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required to consult with State banking regulators and notify the applicable State banking regulator of any relevant depository institution or holding company that exceeds or no longer exceeds the Community Bank Leverage Ratio.12 FDIC Chairman McWilliams predicted that the FDIC will issue a proposed rule to implement the Community Bank Leverage Ratio "certainly before the year end, if not much sooner." Vice Chairman Quarles described implementation of this provision as one of the Federal Reserve's "top priorities," adding that he expects a regulatory proposal on this topic to be issued "in the very near future."13
Relief for Appraisals in Rural Areas. The Act provides that an appraisal is, in certain circumstances in which a mortgage originator subject to Federal oversight has had difficulty obtaining an appraisal, no longer required for a transaction valued at less than $400,000 involving real property or an interest in property located in a rural area.14 The Interagency Statement notes that this relief was effective upon enactment of the Act. At the hearing, FDIC Chairman McWilliams and Comptroller Otting noted that there are interagency discussions to change existing regulations to implement this relief. In response to a question, Chairman McWilliams predicted that the FDIC will issue a proposed rule or some other form of guidance on this topic "in the next month or so."
Small Holding Company Regulatory Relief. The Act requires the Federal Reserve, within 180 days of the date of enactment, to revise its Small Bank Holding Company and Savings and Loan Holding Company Policy Statement15 to apply to certain BHCs and SLHCs with pro forma consolidated assets of less than $3 billion--an increase from the current $1 billion threshold.16 The Federal Reserve retains the authority to exclude any BHC or SLHC from the policy if such action is warranted for supervisory purposes. The Federal Reserve issued an interim final rule on August 28, 2018 to implement the revisions required by the Act.17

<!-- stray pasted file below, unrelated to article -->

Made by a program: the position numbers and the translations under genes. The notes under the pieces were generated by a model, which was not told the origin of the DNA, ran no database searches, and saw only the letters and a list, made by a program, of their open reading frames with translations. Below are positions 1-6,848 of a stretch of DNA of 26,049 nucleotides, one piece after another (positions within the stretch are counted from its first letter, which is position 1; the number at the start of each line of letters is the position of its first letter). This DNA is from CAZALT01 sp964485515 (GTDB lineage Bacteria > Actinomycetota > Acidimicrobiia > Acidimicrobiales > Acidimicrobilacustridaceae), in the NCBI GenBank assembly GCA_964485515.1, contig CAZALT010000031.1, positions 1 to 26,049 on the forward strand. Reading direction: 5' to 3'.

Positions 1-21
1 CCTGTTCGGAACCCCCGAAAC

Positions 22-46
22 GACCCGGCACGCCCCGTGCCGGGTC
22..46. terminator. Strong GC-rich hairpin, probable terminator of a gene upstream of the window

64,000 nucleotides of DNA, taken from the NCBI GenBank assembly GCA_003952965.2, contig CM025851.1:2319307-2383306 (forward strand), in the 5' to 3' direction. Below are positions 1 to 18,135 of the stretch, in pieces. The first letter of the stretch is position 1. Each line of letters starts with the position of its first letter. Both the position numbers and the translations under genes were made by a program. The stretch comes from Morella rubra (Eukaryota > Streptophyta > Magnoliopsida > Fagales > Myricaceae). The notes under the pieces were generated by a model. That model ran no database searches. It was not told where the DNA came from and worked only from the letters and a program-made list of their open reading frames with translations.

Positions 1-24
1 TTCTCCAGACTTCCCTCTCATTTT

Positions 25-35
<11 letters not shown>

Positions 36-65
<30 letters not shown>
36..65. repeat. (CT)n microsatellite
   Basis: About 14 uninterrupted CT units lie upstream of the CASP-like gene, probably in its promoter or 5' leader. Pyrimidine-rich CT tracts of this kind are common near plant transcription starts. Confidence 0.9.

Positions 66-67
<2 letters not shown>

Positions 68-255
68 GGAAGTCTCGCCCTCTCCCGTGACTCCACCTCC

Small Institution Examination Relief. The Act increases the asset threshold for institutions qualifying for an 18-month on-site examination cycle from $1 billion to $3 billion.18 The FDIC, Federal Reserve, and OCC issued an interim final rule on August 23, 2018 to implement this increased asset threshold.19
Short Form Call Report. The Act requires the Federal banking agencies to promulgate regulations allowing an insured depository institution with less than $5 billion in total consolidated assets (and that satisfies such other criteria as determined to be appropriate by the agencies) to submit a shortform call report for its first and third quarters.20 Each of Chairman McWilliams, Vice Chairman Quarles, and Comptroller Otting said that their agencies are working together to implement this requirement. Chairman McWilliams noted that the agencies intended to issue a proposed rule for public comment "in the very near term."21 Vice Chairman Quarles noted that the Federal Reserve, together with the other Federal baking agencies, intends to provide relief in the short term to qualifying institutions, "with additional simplifying changes to follow at a later date."22